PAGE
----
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Teacher Calls Firing Humiliating & Unfair

Image source: IMGARCADE

A school district refused to give a teacher with multiple sclerosis the key to staff bathrooms and fired him when he used a student restroom to avoid soiling himself, the man claims in court.

Erick Mendez sued Kern Southern Unified School District and Rosamond High School Principal Harold Roney on Aug. 6 in Kern County Court.

"It's mind-boggling," Mendez's attorney Nazo Koulloukian told Courthouse News. "I don't think they even tried to accommodate him - just got rid of him for his condition."

Mendez has difficulty with urinary incontinence caused by multiple sclerosis, Koulloukian said.

Multiple sclerosis targets the central nervous system. Its unpredictable, often progressive symptoms may include weakness, trembling, inability to control parts of the body, and paralysis.

"It's a sad case. His condition will only deteriorate over time. It eats away at the body. And he's only 31, a very young guy," Koulloukian said.

Rosamond High School is in Rosamond, an unincorporated community of 18,000 in the southern Antelope Valley near Edwards Air Force Base, just south of Mojave.

Mendez started working at the high school in September 2013, as a part-time educator for special needs students in the special education department.

The school district knew when it hired him that he has multiple sclerosis and urinary incontinence, which "required that he be able to use the nearest restroom to his person due to his inability to control his bladder," according to the complaint.

But the only staff bathroom he was allowed to use was a women's bathroom in the high school's main office. Though he asked for keys to the other staff bathrooms nearer to him, the district refused because he was a part-time employee, according to the lawsuit. So he "occasionally" had to use the student restrooms.

On Aug. 20, 2014, he was injured while using a stall in a student bathroom, and had to report the injury. Koulloukian said the injury involved a faulty door on the bathroom stall.

The next day, Mendez says, Roney called him into the principal's office and told him it was "illegal" for him to use student bathrooms. Mendez explained his condition and said he sometimes had to use the student restrooms to avoid soiling his pants, which had happened at a previous job and was a "traumatic experience' for him."

After hearing the explanation, Mendez says, Roney agreed to give him keys to staff bathrooms if Mendez brought him a doctor's note, and gave him the rest of the day off to get it.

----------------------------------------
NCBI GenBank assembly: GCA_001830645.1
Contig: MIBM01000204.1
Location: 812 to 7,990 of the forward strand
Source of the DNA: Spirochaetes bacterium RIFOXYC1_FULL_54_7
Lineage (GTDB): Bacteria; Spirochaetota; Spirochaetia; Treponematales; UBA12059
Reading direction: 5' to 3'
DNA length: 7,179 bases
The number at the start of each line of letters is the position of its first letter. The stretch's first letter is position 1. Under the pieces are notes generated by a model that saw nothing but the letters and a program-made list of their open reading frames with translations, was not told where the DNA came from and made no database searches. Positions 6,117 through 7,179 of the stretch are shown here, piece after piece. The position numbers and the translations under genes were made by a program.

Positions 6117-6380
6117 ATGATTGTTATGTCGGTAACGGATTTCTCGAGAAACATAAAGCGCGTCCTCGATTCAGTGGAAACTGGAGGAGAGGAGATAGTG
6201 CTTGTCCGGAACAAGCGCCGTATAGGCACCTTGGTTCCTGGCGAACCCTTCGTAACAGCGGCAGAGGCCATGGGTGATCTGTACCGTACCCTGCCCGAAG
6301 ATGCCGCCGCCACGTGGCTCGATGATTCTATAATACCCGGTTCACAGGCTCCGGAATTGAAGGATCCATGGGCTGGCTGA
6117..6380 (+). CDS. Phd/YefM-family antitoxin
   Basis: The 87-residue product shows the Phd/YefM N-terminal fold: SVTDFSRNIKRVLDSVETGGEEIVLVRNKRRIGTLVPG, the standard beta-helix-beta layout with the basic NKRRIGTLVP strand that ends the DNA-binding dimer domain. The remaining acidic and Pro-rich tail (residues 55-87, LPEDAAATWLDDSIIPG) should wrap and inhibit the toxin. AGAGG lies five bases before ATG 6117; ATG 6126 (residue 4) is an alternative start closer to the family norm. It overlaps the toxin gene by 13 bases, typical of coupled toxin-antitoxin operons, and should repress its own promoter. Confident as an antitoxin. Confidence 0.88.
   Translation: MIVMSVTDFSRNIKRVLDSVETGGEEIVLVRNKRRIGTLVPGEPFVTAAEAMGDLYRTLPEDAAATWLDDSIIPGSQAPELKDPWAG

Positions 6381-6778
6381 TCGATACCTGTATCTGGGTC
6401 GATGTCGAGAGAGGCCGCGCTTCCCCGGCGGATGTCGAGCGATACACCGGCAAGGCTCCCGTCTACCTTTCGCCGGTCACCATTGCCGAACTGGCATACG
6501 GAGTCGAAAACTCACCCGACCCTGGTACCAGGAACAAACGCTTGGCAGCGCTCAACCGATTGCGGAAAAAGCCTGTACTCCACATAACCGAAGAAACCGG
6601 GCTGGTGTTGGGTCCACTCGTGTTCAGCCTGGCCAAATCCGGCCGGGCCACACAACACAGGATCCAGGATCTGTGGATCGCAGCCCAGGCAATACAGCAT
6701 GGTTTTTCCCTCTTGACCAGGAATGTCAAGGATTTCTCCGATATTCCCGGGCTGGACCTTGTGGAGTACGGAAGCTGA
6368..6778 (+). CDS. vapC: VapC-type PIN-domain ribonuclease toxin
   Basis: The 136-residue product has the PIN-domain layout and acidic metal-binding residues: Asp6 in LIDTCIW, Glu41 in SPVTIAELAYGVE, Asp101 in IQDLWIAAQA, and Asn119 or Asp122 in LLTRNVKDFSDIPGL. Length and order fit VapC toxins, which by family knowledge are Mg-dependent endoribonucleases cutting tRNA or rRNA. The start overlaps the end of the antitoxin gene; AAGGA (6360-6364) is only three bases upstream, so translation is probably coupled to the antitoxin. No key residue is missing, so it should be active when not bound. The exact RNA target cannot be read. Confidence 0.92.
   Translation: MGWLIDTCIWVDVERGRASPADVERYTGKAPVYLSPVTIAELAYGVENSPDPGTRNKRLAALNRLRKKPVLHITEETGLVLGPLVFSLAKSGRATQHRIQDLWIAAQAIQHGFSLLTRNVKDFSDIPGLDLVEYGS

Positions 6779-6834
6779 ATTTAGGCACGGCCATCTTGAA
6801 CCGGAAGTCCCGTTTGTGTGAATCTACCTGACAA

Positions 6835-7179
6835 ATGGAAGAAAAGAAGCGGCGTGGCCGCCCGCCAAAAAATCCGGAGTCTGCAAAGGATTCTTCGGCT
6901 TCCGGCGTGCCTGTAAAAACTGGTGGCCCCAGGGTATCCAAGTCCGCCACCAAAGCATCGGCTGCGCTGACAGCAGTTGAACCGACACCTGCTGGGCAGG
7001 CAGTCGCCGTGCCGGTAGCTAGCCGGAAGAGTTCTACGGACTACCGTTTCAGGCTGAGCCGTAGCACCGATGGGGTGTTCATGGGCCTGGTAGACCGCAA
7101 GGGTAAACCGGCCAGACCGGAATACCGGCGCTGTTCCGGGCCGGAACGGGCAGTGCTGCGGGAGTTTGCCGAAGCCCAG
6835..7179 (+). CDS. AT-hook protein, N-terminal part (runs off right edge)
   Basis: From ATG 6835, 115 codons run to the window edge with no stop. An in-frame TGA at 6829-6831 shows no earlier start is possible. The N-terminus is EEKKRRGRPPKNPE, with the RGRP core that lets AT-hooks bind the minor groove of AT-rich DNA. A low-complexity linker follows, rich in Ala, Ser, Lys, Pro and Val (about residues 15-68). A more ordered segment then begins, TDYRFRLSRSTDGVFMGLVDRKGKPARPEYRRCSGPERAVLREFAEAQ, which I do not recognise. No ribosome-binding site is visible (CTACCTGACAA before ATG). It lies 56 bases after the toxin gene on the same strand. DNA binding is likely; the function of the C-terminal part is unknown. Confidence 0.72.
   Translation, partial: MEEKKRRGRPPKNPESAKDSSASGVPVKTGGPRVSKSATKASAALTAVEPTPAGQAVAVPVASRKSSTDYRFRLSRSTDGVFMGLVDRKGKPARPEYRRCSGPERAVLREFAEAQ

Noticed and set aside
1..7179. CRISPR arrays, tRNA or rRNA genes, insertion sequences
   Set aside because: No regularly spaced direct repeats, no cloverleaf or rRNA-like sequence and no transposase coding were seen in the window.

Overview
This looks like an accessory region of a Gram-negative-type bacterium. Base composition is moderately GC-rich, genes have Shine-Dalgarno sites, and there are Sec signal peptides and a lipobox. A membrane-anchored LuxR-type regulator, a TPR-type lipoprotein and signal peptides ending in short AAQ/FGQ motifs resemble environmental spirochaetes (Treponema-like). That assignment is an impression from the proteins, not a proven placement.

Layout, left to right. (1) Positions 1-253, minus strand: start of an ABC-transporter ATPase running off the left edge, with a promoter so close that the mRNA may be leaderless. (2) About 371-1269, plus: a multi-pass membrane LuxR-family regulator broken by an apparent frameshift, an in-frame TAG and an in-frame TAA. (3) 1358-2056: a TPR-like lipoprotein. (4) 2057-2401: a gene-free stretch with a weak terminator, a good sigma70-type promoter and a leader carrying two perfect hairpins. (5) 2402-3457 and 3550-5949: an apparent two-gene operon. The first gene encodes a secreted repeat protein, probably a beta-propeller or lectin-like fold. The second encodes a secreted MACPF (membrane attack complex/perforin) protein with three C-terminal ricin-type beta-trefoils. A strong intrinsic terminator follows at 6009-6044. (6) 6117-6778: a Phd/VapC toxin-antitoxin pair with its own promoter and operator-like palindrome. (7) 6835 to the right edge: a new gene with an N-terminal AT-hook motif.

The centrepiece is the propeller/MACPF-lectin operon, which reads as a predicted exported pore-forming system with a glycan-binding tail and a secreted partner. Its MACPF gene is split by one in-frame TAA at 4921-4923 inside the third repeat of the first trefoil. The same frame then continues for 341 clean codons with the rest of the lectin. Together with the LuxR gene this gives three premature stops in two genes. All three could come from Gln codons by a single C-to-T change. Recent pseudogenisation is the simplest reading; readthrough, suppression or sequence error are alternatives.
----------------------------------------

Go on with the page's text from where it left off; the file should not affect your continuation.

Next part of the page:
Mendez says he got the note, but when he handed it in next day at the office, personnel director Vern Folley refused to take it. Instead, Folley gave him a letter of termination, firing him "without cause."

Folley is not a party to the complaint.

Mendez talked to a union rep, who told him "the school did not have a written policy forbidding adults from using student restrooms," the complaint states.

After he was fired the school put up a sign warning adults not to use student bathrooms, but took it down in early September, according to the complaint.

Mendez says his firing caused him emotional distress, anxiety, worry, severe depression, embarrassment, humiliation, and degradation.

Koulloukian said there may be a law against teachers using student restrooms, but if so, he has never heard it.

"I don't think it was justified. It's just wrong," he said. "My heart goes out to him. He's still unemployed and looking for work, but having trouble finding it because of his condition."

The school district did not respond to a request for comment.

Mendez seeks back pay, front pay, reinstatement, an injunction and compensatory and special damages for disability discrimination, failure to accommodate, retaliation, harassment and intentional infliction of emotional distress.

Koulloukian is with the Joseph Farzam Law Firm, in Los Angeles.

Story Source: The above story is based on materials provided by COURTHOUSENEWSSERVICE
Note: Materials may be edited for content and length


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